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n Acta Criminologica: Southern African Journal of Criminology - Towards a risk assessment model for the road traffic environment

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Abstract

After World War II, which lasted from 1939 to 1945, the economies of many countries worldwide experienced a boom period. Many people were able to buy private motor vehicles. A consequence of this, however, was that the number of road traffic accidents in these countries has also increased dramatically. From reports over decades it became clear that traffic safety programs that were implemented did not have the desired effect. To evaluate success, countries normally used accident rates or indices based on mathematical formulas. Rates and indices were and are still used to compare accident situations among countries - normally on an annual basis. It seems that motorised countries try to determine a "winner" by recording the lowest accident rates and indices in a specific year. The approaches followed are uncoordinated. In addition to trend analysis, the municipal police managers or road transport and traffic safety fraternity authorities in the various countries could also focus on risk analysis. Risk analysis is used in the industry with its many role players and security and safety can be promoted through this approach in a more scientific manner. Although risks are normally formulated in terms of probability theory, a Risk Score Value model could be of further benefit to road traffic managers. The Risk Score Value could be used to assist authorities to conduct cost effectiveness studies and to prioritize and optimise countermeasures in a holistic integrated manner with a view to reduce road operation risks to an acceptable level.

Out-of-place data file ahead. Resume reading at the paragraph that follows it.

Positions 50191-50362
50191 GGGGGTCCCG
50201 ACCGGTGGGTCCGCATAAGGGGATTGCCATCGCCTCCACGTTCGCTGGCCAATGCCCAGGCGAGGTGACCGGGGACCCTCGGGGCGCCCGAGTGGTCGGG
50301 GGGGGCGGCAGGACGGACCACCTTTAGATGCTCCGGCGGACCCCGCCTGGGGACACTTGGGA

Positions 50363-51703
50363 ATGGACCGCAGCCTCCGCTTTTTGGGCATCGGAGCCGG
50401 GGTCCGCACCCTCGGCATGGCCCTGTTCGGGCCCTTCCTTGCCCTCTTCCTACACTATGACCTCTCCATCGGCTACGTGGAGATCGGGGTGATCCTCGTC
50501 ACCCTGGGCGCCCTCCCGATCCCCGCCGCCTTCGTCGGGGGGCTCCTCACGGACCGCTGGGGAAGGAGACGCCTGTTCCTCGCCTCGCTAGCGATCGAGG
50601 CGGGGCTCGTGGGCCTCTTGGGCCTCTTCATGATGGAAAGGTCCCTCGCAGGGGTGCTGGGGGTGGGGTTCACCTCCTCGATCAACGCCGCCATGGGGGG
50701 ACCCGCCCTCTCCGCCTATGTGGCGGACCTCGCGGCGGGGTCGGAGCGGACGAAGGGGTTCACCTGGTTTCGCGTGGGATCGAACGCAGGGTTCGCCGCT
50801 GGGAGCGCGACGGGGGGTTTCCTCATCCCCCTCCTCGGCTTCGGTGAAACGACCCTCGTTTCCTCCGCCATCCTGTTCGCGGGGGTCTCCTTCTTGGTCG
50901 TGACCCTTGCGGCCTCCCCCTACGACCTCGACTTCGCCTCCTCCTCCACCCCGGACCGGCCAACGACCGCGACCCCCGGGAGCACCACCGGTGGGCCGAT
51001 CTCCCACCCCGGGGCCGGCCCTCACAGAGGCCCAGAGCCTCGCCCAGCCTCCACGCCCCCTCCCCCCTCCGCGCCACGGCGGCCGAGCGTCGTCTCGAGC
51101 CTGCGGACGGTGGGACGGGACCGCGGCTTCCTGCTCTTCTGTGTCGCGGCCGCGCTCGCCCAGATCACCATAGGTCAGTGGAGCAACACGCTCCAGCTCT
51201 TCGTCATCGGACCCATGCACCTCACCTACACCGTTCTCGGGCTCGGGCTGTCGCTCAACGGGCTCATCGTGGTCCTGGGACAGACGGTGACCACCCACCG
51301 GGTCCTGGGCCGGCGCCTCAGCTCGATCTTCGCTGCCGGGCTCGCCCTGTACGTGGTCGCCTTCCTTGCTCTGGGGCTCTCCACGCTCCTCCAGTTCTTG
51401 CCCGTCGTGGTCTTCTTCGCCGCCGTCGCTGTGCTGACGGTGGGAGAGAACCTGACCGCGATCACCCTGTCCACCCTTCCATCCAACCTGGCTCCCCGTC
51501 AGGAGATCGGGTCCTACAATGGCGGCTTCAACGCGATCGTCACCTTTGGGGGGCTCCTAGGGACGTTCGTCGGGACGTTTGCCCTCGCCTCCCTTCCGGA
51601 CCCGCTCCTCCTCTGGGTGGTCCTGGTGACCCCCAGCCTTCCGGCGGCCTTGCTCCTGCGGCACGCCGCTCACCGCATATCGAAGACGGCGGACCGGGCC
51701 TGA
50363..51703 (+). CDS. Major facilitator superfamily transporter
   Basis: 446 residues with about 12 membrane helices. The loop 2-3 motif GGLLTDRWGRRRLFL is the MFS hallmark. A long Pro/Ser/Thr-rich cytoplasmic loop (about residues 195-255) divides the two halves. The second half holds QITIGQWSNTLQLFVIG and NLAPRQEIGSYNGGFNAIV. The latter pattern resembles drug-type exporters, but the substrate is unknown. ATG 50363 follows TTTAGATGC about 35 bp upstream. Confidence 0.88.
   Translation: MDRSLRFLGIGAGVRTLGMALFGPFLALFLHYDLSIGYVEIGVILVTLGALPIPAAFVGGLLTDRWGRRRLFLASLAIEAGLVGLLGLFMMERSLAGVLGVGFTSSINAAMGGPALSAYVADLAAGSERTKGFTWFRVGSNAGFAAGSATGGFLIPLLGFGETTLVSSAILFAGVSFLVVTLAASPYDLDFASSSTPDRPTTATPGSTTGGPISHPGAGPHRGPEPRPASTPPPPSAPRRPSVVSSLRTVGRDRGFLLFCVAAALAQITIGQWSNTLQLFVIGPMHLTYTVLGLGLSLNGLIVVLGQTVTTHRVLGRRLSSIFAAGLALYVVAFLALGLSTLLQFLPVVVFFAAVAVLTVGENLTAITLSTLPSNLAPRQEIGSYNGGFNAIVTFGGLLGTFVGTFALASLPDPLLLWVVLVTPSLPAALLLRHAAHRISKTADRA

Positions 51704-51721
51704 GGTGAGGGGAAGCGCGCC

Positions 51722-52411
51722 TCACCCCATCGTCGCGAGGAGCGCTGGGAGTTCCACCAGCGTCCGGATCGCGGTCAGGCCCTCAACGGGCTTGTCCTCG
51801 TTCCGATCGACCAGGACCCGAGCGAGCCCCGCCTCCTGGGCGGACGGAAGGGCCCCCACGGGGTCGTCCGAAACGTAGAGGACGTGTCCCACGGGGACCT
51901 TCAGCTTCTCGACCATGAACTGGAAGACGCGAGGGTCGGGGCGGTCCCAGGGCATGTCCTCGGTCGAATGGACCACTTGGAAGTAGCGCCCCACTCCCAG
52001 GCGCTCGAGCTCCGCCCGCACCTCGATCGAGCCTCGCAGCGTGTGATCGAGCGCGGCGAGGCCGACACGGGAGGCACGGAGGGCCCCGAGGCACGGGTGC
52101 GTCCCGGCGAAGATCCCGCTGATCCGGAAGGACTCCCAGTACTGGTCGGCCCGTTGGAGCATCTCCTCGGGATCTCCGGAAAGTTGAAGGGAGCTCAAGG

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/content/crim/23/1/EJC29030
2010-01-01
2016-12-05
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